There are myriad recipes out there for cherry cake, but this is the one I always come back to. Delia recommends including a proportion of ground almonds to help prevent the cherries from sinking to the bottom of the loaf (no good for me!). This recipe by James Martin, published in a recent BBC GoodFood magazine has all the cherries at the bottom in spite of having ground almonds in it - the tip at the bottom suggests that whole cherries will sink, whereas those halved or quartered will 'float' better. J is adamant that the way to make the cherries distribute evenly is to wash them of their syrupy juices before adding them to the mixture. And her cherries are never always stuck at the bottom! This is the method I use; washing them first and I generally then cut them in half. And since I'm actually writing this as the cake is baking I don't know what is happening to the cherries - the suspense is killing me!

Edited (with relief!) to say obviously, from the photos my cherries have stayed suspended, woo-hoo!

Cherry cake (adapted from an old Good Housekeeping cookery book)

225g self raising flour

110g soft margarine (I used this as J always did, I might now use butter, but wanted to keep to the true taste of my childhood - this has the advantage that in cooler weather you don't have to wait around for butter to soften)

110g caster sugar

1 egg

1/2 tsp vanilla extract (optional)

60-105mL/4-7tbsp milk (I used 7tbsp this time)

200g glace cherries, washed and halved

- Preheat the oven to 180C/Gas 4. Grease and line the base and long sides of a 2lb (900g) loaf tin.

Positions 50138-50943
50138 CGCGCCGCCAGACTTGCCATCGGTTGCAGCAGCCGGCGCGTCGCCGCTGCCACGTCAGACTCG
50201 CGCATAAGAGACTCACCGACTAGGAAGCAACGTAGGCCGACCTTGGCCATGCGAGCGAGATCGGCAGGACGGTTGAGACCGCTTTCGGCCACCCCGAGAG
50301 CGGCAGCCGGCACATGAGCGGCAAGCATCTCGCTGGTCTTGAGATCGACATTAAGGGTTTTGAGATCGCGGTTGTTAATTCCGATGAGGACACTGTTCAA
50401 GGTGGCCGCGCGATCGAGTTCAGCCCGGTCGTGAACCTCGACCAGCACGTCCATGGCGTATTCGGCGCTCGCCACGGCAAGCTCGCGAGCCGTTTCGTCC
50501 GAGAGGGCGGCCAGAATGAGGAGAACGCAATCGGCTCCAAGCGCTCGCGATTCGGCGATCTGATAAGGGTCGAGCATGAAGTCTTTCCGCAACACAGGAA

- Weigh the flour and Stork into a bowl and rub the fat into the flour until you have a coarse breadcrumb texture. Add the sugar and stir to mix.
- In a jug, beat the egg with the milk (start with the smaller amount of milk if you're not sure) and vanilla extract if using (I did this time, because I like the flavour of vanilla, J never does, partly because vanilla flavouring was rather more common than genuine extract until relatively recently, and we all know the one is not a patch on the other....)
- Add the wet ingredients to the dry and beat well with a spatula to mix. The mixture should be fairly slack, add a little more milk if you think necessary.
- Fold in the washed, halved cherries and pour/spoon into the prepared loaf tin.
- Bake for 50-60 minutes, until a skewer inserted comes out clean.
- Remove from the tin and cool on a wire rack.

Slice, admire and enjoy!

Ah, cherries the whole way through. This was popular, and disappeared fairly quickly.

J, I now have the recipe written down and won't need to keep phoning you for it!

Wednesday, 2 June 2010

Owl faced Swedish cardamom rolls